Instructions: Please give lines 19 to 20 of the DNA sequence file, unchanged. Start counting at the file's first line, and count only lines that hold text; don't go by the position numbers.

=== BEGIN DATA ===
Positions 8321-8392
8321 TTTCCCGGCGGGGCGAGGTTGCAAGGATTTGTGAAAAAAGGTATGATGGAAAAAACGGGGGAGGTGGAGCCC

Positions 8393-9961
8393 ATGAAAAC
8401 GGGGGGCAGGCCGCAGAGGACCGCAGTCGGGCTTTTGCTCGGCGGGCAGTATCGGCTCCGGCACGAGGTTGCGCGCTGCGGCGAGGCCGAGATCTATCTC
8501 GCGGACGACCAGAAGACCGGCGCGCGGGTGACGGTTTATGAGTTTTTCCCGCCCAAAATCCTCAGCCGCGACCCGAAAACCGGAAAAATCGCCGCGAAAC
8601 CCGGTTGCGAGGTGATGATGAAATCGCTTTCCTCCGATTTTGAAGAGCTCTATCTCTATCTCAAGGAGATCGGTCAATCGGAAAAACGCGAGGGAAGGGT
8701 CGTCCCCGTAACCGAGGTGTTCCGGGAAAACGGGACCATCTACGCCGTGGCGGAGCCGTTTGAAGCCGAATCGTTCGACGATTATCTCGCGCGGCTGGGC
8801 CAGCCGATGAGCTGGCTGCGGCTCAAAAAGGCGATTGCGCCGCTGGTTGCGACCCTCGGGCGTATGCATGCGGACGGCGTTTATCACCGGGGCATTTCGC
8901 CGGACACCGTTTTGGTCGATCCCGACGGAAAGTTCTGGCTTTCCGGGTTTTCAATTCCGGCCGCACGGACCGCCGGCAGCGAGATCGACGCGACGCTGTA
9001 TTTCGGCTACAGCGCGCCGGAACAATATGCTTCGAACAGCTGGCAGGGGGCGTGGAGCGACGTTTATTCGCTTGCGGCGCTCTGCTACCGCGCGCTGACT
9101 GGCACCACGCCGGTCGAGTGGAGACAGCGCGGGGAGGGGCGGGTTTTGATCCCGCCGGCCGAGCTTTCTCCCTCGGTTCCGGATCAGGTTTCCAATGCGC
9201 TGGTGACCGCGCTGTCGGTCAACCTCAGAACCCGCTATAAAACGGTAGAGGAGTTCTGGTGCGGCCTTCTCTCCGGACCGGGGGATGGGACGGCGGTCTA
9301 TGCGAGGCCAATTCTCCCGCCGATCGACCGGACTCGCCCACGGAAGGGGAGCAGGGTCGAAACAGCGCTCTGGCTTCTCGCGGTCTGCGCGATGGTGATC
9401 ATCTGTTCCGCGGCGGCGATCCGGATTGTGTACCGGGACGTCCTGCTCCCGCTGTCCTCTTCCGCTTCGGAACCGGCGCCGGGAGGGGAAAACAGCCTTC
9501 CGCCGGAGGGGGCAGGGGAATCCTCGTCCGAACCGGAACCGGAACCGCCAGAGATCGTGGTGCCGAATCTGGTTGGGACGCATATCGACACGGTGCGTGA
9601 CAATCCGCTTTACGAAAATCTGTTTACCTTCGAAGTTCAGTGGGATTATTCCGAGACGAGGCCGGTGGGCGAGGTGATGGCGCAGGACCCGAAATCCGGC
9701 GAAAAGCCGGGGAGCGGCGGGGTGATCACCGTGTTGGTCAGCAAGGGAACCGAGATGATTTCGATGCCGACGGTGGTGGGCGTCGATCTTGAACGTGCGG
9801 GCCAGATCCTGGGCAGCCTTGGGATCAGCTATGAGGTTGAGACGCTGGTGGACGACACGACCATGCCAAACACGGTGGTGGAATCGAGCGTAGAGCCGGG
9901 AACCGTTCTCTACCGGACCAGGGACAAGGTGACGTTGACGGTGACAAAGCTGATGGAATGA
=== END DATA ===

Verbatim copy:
9801 GCCAGATCCTGGGCAGCCTTGGGATCAGCTATGAGGTTGAGACGCTGGTGGACGACACGACCATGCCAAACACGGTGGTGGAATCGAGCGTAGAGCCGGG
9901 AACCGTTCTCTACCGGACCAGGGACAAGGTGACGTTGACGGTGACAAAGCTGATGGAATGA